1. Permanent Court of Arbitration
2517 KJ The Hague
T:+31 70 302 4165
F:+31 70 302 4167
The PCA is an intergovernmental organization with 116 member states. Established in 1899 to facilitate arbitration and other forms of dispute resolution between states, the PCA has developed into a modern, multi-faceted arbitral institution that is now perfectly situated at the juncture between public and private international law to meet the rapidly evolving dispute resolution needs of the international community. Today the PCA provides services for the resolution of disputes involving various combinations of states, state entities, intergovernmental organizations, and private parties.
The PCA’s Secretariat, the International Bureau, headed by its Secretary-General, provides full registry services and legal and administrative support to tribunals and commissions. Its caseload reflects the breadth of PCA involvement in international dispute resolution, encompassing territorial, treaty, and human rights disputes between states, as well as commercial and investment disputes, including disputes arising under bilateral and multilateral investment treaties.
The UN Convention on the Law of the Sea provides for arbitration as the default dispute settlement mechanism.
The Court has had its seat in the Peace Palace in The Hague (Netherlands) since 1946. Its predecessor, the Permanent Court of International Justice, occupied from 1922 the same premises, made available to it by the Carnegie Foundation, which owns and administers the Peace Palace.
Built between 1907 and 1913 for the Permanent Court of Arbitration thanks to a donation from Andrew Carnegie, a Scottish-born industrialist who made his fortune in the United States, the Peace Palace is situated in seven hectares of parkland in the heart of the city.
The granite, sandstone and red brick building designed by the French architect Louis Cordonnier and topped by an imposing roof of greyish slate is in a predominantly neo-renaissance style. The facade, overlooking the lawns, features a series of figures that evoke justice and peace. On the left, the clock tower with its chimes rises to a height of 80 metres. Inside, woodwork, stained-glass windows, mosaics, tapestries and art objects presented by the States which participated in the Hague Peace Conferences reflect the diversity of the world’s cultures.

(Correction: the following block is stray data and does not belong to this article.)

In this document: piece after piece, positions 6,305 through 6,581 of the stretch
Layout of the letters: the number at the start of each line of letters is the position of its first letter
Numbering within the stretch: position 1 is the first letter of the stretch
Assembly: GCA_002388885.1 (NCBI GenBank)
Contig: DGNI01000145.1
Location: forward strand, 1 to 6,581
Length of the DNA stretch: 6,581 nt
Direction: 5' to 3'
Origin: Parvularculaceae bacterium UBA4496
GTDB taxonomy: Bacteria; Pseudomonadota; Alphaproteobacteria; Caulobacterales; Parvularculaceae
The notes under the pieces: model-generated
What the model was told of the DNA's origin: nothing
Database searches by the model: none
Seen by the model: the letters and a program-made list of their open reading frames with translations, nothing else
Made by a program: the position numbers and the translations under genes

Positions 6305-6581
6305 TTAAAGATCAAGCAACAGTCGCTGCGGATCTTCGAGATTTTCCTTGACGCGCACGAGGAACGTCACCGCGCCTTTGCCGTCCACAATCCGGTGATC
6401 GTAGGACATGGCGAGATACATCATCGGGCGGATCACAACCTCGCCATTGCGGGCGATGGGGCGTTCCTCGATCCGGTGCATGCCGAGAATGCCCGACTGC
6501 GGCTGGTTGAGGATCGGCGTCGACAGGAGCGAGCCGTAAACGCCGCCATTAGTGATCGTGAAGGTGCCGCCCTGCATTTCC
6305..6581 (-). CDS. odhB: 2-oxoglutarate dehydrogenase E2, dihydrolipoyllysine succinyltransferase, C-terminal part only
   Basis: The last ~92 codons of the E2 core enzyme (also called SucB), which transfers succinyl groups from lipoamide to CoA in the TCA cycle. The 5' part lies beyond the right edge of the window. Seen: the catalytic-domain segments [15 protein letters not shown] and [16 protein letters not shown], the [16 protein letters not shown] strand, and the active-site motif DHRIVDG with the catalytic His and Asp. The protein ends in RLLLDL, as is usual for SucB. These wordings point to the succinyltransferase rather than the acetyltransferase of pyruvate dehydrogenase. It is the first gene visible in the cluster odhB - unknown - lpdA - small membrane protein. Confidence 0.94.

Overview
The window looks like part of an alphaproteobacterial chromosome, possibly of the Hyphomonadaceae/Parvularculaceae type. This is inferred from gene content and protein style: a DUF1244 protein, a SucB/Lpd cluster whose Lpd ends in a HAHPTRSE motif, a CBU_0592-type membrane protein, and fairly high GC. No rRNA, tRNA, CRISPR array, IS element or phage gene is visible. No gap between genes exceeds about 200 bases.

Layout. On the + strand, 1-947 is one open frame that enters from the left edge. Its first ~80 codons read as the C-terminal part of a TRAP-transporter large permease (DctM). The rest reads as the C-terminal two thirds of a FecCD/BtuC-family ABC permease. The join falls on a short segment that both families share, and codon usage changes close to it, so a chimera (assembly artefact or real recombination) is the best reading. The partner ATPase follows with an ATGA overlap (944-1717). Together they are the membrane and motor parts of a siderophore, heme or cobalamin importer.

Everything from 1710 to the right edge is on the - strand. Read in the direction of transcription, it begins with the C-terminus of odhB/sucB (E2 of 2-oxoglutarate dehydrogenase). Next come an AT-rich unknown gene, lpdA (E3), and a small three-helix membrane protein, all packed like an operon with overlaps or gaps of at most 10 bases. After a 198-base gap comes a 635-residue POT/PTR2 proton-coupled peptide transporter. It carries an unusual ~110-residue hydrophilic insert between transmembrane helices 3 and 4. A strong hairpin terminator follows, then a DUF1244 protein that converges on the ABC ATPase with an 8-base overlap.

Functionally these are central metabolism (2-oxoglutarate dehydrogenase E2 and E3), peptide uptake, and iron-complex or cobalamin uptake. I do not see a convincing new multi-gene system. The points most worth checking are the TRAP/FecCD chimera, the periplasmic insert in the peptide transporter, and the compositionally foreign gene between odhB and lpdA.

A new wing built in 1978 behind the Palace accommodates the Court’s Deliberation Room and the offices of its Members. It was extended in 1997, notably to house the increased number of judges ad hoc. That same year, the attic of the Palace was renovated to provide new offices for Registry staff.
The Palace, which, along with the Permanent Court of Arbitration and the International Court of Justice, is home to one of the world’s largest libraries of public international law (the Peace Palace Library, which is public, unlike the Court’s library) and hosts the summer courses of the Hague Academy of International Law, can be visited on working days.
A museum of the history and work of the institutions housed in the Peace Palace was inaugurated in May 1999 by Mr. Kofi Annan and Judge Stephen M. Schwebel, respectively United Nations Secretary-General and President of the Court at that time. It is situated in the southern wing of the building.
As an integrated supervisory institution, the FMA, which was founded in 2002, brings together responsibility for supervising all significant providers and functions under one roof. The authority supervises banks, insurance undertakings, Pensionskassen (pension companies), corporate provision funds, investment firms and investment service providers, investment funds, financial conglomerates and exchange operating companies. It also monitors activities to ensure that trading in listed securities complies with legal requirements and the principles of fairness and transparency (supervision of the market and stock exchange). It ensures that prospectuses concerned with the public sale of securities appropriately explain the opportunities and risks of investment to the general public (prospectus supervision).
4.EU – Exercise your rights
EU law – which has equal force with national law – confers rights and obligations on the authorities in each Member State, as well as individuals and businesses. The authorities in each Member State are responsible for implementing EU legislation in national law and enforcing it correctly, and they must guarantee citizens’ rights under these laws. Anyone may lodge a complaint with the Commission against a Member State for any measure (law, regulation or administrative action) or practice attributable to a Member State which they consider incompatible with a provision or a principle of EU law.
You do not have to demonstrate a formal interest in bringing proceedings. Neither do you have to prove that you are principally and directly concerned by the infringement complained about. To be admissible, a complaint has to relate to an infringement of EU law by a Member State. It cannot therefore concern a private dispute.
The Commission will handle your complaint in line with the administrative measures defined in the Communication from the Commission on updating the handling of relations with the complainant in respect of the application of Union law KOMUNIKACIJA KOMISIJE VIJEĆU I EUROPSKOM PARLAMENTU [COM(2012) 154 final].
If you feel that in the handling of your complaint, the Commission has not followed these rules appropriately you may contact the European Ombudsman under Articles 24 and 228 of the TFEU (Treaty on the Functioning of the European Union).
1. Methods of submitting a complaint
2. Stages of infringement proceedings
3. National means of redress
4. Administrative guarantees
5. Protection of the complainant and personal data>
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